Yes, it has. My friend committed suicide four months ago. He cut his wrists in his bathroom. He was an addict struggling with his 12 step program, and he chose to end his life in the face of the pain. With difficulty, I was able to speak to his wife at length, and of course his absence is hard to deal with. However, my experience with his death in no way suggests to me that images of suicide are now somehow inappropriate or tasteless. If anything, they carry a bit more weight, as I have a particular emotional experience attached. If your experience with suicide suggests otherwise to you, I can respect that. You don't need to make images that approach the subject if you don't want to, and I would ask you to consider why it is important for you to try and censor somebody who did?

    "You talk about being "amazed at the disconnected aerial perspectives of some of the photos..." - I should say you should be amazed at your own sense of disconnectedness if you think it's ok to publish such images on here."

    Instead of sitting by and simply taking in news footage, I set about to recreate my own as a way of looking for a connection, and to offer another perspective on the events. If you are under the impression that the images I posted are the news photos themselves, then you've misunderstood, or have been visually tricked into thinking the scenes are real. In the end it doesn't matter, though, if I tell you those are images shot on-site at the factory in China, or staged events with HO scale railroad miniatures on my sidewalk. The point is that there are multiple levels at which the tragedy of the suicides can be accessed, and the photographic image is only one of them. In terms of pure photographic imagery, I maintain a sense of amazement that such a disembodied perspective can psychologically amount to the suggestion that I somehow don't take part in these events to begin with, and that is what I reacted to. To hang your hat on my images somehow setting out to encapsulate a terminal stance on suicide is to ignore the rest of the iceberg underwater. Hopefully, the images and camera can serve to raise more questions than they answer?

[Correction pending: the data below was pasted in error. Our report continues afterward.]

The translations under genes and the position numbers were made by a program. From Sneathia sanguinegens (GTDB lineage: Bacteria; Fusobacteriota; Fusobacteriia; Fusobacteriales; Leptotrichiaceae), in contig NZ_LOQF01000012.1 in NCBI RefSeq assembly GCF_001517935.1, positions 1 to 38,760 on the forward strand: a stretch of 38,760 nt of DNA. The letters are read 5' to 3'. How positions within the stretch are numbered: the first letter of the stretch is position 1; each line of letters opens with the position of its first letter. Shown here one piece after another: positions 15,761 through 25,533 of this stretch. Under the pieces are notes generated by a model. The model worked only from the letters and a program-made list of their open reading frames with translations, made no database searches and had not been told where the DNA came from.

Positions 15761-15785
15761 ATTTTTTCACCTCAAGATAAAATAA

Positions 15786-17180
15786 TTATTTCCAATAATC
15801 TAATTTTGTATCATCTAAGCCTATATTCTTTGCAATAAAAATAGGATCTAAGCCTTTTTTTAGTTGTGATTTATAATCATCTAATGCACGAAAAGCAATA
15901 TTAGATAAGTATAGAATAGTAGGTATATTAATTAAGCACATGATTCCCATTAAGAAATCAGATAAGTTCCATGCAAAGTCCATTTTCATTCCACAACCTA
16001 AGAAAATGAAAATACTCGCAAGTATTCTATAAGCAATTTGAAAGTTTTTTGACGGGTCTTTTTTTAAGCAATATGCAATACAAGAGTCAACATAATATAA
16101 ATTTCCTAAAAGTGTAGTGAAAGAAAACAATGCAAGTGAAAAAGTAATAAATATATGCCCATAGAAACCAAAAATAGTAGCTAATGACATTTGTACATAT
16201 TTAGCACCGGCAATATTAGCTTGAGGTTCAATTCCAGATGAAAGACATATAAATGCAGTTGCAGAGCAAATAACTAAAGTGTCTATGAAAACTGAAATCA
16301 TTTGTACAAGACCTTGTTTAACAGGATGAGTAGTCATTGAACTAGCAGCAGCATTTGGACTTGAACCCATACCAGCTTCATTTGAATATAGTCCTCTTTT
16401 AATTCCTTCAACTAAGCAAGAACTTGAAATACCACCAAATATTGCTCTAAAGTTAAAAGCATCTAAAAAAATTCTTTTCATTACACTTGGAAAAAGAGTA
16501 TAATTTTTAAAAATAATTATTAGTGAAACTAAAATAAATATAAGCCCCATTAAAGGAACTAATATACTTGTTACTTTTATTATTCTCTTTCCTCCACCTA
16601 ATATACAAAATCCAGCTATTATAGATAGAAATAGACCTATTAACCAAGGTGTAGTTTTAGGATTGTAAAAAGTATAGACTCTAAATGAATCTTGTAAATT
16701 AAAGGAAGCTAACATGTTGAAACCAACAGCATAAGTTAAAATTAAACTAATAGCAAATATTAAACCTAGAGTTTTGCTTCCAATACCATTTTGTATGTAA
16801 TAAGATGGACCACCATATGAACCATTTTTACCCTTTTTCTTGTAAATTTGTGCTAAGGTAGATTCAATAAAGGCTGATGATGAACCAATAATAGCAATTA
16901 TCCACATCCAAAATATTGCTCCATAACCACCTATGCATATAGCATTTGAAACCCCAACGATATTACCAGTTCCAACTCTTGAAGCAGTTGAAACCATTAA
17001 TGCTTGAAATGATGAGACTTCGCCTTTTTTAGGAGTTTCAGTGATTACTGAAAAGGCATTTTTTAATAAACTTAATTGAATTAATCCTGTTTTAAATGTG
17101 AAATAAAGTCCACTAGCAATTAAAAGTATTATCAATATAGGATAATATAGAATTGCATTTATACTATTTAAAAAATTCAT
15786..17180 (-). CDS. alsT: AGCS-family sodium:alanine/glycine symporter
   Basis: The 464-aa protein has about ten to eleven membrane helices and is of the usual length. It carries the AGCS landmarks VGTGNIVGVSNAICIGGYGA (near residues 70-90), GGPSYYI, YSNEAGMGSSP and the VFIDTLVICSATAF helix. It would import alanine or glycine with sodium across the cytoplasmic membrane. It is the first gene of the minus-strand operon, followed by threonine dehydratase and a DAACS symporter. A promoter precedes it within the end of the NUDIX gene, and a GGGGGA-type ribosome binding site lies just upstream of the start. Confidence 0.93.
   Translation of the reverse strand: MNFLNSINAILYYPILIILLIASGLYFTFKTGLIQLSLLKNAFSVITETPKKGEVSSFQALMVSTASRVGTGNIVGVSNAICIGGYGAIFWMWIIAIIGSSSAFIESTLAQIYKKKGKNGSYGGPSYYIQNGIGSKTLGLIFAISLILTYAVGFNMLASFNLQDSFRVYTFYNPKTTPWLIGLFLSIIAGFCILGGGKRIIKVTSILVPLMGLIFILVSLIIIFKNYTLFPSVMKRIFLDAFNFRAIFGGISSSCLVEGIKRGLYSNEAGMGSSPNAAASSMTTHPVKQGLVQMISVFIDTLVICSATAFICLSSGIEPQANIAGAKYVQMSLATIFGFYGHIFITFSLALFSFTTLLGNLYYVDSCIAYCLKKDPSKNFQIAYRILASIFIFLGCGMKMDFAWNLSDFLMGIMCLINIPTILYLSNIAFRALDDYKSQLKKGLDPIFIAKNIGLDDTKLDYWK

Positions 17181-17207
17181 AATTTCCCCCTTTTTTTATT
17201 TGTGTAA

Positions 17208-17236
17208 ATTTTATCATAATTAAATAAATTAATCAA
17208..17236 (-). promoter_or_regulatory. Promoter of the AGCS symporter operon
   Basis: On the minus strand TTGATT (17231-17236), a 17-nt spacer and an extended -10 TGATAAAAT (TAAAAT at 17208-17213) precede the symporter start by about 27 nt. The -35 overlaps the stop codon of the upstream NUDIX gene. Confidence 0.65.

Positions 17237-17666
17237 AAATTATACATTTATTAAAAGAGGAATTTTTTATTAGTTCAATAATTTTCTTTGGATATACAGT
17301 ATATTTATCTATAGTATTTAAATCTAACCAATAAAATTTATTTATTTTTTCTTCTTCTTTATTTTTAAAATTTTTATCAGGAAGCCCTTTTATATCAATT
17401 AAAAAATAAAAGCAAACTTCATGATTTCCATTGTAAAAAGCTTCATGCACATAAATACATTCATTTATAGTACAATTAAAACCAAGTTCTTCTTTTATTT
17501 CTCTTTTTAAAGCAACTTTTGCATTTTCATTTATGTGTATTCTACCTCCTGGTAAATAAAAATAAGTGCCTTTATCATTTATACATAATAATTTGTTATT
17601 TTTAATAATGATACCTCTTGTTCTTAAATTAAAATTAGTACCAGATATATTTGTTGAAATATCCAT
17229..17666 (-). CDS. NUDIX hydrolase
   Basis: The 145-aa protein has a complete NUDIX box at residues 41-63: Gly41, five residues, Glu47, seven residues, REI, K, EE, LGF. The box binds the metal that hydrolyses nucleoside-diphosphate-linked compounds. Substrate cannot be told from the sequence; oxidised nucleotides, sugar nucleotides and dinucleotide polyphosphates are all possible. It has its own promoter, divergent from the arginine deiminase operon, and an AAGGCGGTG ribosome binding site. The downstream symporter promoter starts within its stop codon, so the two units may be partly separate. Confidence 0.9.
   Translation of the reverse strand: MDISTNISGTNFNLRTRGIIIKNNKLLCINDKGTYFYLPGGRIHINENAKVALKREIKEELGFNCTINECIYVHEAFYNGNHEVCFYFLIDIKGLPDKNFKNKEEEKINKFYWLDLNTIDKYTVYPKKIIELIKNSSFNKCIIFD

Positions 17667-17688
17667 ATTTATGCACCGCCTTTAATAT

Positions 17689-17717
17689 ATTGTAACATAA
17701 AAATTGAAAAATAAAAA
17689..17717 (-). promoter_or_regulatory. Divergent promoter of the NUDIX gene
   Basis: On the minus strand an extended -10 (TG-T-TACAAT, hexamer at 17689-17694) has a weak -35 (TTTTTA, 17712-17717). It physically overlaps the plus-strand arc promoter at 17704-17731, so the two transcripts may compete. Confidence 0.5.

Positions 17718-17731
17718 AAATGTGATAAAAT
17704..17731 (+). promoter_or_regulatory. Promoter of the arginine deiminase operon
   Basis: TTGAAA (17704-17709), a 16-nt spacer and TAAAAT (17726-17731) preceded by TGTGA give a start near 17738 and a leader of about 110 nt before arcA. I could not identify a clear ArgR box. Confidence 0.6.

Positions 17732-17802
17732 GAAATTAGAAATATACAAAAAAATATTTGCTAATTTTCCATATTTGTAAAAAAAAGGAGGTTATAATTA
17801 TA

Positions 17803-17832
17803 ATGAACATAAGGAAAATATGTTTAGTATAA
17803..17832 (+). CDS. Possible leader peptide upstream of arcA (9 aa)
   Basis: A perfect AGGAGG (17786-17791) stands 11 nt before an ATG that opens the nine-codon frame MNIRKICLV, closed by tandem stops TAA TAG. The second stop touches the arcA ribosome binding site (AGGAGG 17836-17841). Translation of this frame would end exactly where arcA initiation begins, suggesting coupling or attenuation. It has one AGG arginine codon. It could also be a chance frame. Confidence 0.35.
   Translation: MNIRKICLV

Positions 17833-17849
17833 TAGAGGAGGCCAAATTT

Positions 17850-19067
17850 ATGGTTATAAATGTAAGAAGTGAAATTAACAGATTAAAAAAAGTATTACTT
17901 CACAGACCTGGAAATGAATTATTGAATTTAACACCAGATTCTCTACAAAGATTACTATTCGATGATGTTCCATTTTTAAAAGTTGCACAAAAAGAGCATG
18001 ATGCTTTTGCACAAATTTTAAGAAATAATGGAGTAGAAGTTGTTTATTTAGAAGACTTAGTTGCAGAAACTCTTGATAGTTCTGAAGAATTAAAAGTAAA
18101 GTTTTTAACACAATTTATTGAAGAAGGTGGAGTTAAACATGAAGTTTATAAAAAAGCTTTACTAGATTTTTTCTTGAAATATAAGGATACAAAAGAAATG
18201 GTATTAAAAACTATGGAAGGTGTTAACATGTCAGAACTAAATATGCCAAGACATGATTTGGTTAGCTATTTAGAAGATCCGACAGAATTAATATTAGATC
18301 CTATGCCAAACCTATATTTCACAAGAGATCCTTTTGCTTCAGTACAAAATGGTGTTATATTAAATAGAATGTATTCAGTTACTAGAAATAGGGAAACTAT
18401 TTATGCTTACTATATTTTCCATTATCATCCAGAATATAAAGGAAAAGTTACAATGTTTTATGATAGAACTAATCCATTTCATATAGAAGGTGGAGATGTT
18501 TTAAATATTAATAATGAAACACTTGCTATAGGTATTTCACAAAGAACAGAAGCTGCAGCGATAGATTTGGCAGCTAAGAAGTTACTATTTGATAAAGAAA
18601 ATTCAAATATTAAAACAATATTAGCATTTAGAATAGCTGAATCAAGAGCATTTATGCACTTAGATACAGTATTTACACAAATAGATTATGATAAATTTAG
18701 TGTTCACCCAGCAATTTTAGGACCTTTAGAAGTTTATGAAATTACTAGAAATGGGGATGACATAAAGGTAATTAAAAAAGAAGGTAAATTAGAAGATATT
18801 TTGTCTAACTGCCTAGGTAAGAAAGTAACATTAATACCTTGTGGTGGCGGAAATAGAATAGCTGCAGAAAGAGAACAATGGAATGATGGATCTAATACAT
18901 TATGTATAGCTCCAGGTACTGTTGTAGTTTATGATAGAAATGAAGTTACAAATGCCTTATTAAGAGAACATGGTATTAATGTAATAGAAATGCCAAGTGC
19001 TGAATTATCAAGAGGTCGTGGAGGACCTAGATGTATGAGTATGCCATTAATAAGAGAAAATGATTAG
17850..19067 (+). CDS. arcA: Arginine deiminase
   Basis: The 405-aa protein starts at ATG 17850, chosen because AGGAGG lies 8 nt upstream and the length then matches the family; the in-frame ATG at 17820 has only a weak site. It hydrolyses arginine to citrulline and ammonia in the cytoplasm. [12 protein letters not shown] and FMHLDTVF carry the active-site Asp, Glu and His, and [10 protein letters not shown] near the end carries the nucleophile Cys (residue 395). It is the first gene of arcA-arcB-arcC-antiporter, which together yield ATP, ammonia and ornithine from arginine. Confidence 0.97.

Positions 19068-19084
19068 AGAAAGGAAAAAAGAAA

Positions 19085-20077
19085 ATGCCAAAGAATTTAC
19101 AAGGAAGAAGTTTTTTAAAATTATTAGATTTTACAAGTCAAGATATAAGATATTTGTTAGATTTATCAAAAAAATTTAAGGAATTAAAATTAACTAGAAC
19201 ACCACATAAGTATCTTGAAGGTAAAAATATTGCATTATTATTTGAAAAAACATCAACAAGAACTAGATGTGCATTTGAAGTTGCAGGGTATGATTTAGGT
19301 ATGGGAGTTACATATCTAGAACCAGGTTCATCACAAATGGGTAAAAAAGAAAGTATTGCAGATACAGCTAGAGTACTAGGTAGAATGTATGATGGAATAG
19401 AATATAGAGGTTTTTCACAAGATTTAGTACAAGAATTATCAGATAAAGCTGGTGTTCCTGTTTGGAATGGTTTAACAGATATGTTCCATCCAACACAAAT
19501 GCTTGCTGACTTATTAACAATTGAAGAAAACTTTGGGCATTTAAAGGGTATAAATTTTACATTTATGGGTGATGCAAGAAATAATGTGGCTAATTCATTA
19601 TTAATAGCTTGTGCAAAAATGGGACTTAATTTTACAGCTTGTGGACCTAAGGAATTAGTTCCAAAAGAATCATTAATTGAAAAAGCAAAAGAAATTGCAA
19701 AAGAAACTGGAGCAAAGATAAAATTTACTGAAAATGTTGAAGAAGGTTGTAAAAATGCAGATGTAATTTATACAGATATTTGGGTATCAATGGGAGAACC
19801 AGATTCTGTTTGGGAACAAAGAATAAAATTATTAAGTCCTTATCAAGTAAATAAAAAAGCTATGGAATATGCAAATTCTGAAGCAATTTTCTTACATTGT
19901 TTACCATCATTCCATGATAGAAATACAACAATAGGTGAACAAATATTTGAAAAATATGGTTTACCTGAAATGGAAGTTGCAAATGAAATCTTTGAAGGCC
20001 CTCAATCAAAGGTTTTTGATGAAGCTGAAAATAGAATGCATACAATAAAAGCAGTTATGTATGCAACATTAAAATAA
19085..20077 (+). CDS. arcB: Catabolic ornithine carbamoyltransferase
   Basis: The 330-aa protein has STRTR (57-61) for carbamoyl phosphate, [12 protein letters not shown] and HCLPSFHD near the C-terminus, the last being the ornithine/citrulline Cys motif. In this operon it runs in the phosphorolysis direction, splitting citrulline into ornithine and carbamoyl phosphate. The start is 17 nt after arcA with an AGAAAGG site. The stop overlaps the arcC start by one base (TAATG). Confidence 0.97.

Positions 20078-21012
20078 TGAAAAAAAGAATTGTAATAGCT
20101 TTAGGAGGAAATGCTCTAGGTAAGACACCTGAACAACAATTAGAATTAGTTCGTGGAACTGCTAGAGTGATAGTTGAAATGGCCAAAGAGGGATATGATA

"I can't think that but to do so is just as exploitative an act as any action by the owners of Shenzen. God damn it you weren't even there...it's not even as if you were f295's answer to Don McCullin and captured the terrible images on your own camera, on your own film."